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Computer Science & Technology

An understanding of computational thinking and the fundamental principles of computer science are becoming more and more valued across all disciplines. Colleges, universities and the industries they feed note the necessity of being conversant with these practices in all fields. WMA is committed to the design and implementation of a program that provides grounding in these skills for all students, and is also a gateway for those who wish to pursue computer science in more depth. The Exploring CS series of electives develops the computational thinking skills that are applicable in any discipline. Mobile Computer Science Principles deepens the understanding of these skills, and is also accessible to students who don’t think of themselves as traditional computer science students. This suite of courses encompasses a comprehensive set of inquiry-based lessons, which use a variety of tools and platforms. A major aim of these courses is to attract students who might not think of themselves as “typical” candidates for computer science and allow them to explore project-based lessons that emphasize writing, communication, collaboration, and creativity. For students interested in more coding and programming, the traditional Java Programming and AP Computer Science A are available online, through Virtual High School.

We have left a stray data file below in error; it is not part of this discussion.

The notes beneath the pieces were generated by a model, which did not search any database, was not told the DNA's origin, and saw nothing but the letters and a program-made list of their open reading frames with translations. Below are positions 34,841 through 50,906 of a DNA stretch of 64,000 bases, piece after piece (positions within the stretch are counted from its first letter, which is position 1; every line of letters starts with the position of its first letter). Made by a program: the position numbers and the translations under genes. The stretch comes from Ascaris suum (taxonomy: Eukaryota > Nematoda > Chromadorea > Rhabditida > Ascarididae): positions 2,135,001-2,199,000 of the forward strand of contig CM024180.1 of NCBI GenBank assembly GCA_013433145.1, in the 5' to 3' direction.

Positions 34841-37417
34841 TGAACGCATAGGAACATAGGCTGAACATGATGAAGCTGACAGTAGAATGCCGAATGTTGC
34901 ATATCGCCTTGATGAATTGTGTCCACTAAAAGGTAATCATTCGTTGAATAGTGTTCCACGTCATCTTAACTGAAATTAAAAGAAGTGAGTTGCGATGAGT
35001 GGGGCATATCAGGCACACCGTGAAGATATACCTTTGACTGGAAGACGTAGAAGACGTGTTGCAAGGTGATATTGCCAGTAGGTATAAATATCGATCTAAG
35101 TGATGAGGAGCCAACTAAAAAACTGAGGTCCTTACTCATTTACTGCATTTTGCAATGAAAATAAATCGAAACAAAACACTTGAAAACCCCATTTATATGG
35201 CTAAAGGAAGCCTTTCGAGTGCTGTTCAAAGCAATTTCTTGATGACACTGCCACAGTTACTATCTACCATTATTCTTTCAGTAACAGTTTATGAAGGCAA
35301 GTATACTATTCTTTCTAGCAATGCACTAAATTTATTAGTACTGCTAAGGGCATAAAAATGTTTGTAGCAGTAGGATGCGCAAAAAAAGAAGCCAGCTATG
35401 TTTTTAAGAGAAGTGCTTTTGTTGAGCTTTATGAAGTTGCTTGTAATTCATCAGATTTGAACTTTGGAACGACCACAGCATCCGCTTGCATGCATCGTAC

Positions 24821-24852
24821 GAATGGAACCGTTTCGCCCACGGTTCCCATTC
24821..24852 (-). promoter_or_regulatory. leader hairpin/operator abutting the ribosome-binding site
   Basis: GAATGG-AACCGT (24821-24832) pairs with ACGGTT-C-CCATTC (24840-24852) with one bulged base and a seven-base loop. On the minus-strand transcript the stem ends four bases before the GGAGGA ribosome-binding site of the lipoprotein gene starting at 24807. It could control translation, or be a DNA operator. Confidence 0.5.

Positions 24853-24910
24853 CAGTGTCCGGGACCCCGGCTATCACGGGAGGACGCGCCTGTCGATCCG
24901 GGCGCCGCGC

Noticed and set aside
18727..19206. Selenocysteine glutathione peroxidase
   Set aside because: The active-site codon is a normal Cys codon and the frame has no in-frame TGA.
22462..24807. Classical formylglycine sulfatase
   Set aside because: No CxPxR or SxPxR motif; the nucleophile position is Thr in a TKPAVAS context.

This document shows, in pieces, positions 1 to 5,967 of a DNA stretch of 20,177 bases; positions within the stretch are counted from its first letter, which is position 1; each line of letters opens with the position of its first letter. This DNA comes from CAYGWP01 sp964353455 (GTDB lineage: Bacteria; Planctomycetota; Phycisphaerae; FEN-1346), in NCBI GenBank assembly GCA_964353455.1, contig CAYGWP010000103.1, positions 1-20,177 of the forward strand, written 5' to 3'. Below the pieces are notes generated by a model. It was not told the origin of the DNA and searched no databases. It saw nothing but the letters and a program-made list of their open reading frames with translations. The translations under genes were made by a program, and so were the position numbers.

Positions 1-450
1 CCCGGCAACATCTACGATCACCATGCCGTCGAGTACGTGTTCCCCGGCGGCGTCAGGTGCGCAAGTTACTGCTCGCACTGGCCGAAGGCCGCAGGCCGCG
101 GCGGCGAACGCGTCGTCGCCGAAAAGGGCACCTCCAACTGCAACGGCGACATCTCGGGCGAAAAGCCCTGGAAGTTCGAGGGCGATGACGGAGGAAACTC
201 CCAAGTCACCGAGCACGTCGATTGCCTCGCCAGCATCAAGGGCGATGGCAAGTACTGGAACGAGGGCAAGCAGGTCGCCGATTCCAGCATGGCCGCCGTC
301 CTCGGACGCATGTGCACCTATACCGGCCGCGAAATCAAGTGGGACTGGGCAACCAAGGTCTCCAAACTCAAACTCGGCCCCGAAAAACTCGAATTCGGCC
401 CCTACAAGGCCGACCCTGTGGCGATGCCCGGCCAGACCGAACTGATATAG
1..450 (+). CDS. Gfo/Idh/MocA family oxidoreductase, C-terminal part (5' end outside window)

Trimester Electives

CS: exploring web design and scratch programming 1

Credits: 1

Level: Introductory, open to Grades 9 through PG.